Amy saw a movie in Woodstock
I kicked off my jaunt at the Woodstock Film Festival in Woodstock, NY with a special screening of the feature documentary, For the Love Of Julian, directed by Meira Blaustein and narrated by Susan Sarandon. Per Amazon.com, it is “an inspired and personal documentary about multiply handicapped medically fragile children. At once impassioned and unsentimental, For Love of Julian is a recognition of the humanity in these children, and a plea for the rest of us to honor and nurture humanity in all its myriad forms.”
Even though I hesitated watching such a heavy film at 10am on a Saturday morning, I couldn’t help but be intrigued and not allow myself to pass up the chance of seeing a great-sounding doc right across the street from where I was staying in town.
After seeing the film, I was moved by its raw honesty and emotional intensity but more so by the fact that it asked questions I wanted to hear pondered by filmmakers covering such a topic. Is it ethical to keep a child alive when basic tools of survival such as eating and breathing obviously pained him? How can you not help your child when every fiber of your parental being urges you to?
I loved the elements of the film where a roundtable of mothers shared their emotional turmoil with their handicapped children, and the follow through to see how Julian grew up, got an education and positively affected his caretakers was phenomenal. It was well edited and quite simply surprised me in its ability to thoughtfully explore what I assume is a frightening and taboo subject matter.
Meira, also a co-founder of the Woodstock Film Festival, attended the screening as the film was inspiration for WFF. It was also in response to Julian’s recent passing. He was eighteen years old.
Q: At what point did you decide to make this film?
A: When Julian was 2 years old, Meira went away for 8 days and that gave her perspective. She needed to change things because it was all too much, so upon returning she began the adoption process but found it was impossible to follow through. That was the catalyst.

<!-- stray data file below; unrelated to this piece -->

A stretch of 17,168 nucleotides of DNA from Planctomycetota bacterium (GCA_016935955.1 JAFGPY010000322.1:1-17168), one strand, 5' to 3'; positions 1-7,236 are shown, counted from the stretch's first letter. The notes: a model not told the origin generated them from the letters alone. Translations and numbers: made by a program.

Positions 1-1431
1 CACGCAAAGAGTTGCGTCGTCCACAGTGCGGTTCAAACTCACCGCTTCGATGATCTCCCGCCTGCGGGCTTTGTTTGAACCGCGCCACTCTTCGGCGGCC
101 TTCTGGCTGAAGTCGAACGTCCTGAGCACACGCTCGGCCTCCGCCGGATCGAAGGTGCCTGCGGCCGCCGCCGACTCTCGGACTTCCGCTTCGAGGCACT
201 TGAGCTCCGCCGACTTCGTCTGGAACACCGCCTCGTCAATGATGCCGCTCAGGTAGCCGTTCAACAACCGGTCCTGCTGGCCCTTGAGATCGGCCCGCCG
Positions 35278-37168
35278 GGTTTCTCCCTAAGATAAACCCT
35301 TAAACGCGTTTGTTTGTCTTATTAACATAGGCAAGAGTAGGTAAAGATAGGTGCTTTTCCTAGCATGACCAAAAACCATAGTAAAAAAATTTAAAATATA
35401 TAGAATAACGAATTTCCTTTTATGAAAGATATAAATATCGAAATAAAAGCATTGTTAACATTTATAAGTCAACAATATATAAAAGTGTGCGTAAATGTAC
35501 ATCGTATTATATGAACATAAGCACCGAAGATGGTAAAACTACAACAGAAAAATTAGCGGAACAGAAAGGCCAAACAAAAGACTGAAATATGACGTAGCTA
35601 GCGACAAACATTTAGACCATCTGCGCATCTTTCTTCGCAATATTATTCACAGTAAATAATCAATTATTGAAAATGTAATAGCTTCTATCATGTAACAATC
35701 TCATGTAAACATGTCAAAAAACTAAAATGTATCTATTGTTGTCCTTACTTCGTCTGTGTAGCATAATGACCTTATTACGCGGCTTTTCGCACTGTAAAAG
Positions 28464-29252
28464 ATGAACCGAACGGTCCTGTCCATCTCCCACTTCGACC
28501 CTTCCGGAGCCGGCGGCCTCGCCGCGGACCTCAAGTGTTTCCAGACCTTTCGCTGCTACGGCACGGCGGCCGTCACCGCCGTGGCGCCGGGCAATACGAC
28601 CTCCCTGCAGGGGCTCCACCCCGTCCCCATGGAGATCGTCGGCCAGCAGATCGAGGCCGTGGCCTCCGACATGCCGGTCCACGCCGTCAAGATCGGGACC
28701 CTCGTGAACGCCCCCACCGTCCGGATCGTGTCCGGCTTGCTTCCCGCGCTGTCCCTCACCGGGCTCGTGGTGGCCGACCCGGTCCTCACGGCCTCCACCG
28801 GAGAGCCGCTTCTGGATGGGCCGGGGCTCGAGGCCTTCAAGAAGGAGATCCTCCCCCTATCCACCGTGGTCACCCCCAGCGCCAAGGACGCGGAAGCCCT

Q: Where can we get a copy of the film?
A: You can find it at Amazon.
Q: What facilitated the Mother’s Support Group (or roundtable) featured in the film?
A: Meira assembled it for purposes of the film.
Q: In the 1990s, when Julian was young, was there help or support for multiply handicapped children?
A: There was a system that helped children and parents, but it was not yet enough. There were a lot of residential schools around, but only two were that good. Meira went away again when Julian was 4 and decided to move him to a facility where Julian was accepted off the waiting list when a bed freed up. This school was featured in the film.
Q: How has technology impacted these kids since the 80s and 90s? (A lot of technology was utilized in educating children in the film).
A: The Discovery Center pushed for advances in technology as it was crucial in getting through to these kids and improving their quality of life.
The producer of the film surprised Meira and the audience by attending and saying that Meira was the one who inspired the film and Julian. She said, Meira never stopped. Everyone learned what life is. She questioned our values and though Julian was the impetus, Meira was the driving force.
Q: What was her experience (in film) that informed the film’s production?
A: Meira had done some shorts and documentaries, but none had the meaning that this one had.
Q: How did the film inspire Woodstock Film Festival?
A: All the people who helped with film are from the area and still around to put on the festival.
Miera closed with saying that there’s no one answer in how to cope with these kinds of children. Meira grappled with the ethical question of keeping Julian’s life. She thought during every moment of every day, “why?” But the power of these children is in what they give to others. Julian was not given a chance—his fate was in the cards before birth. But what he gave to others was more than life, but meaning in life.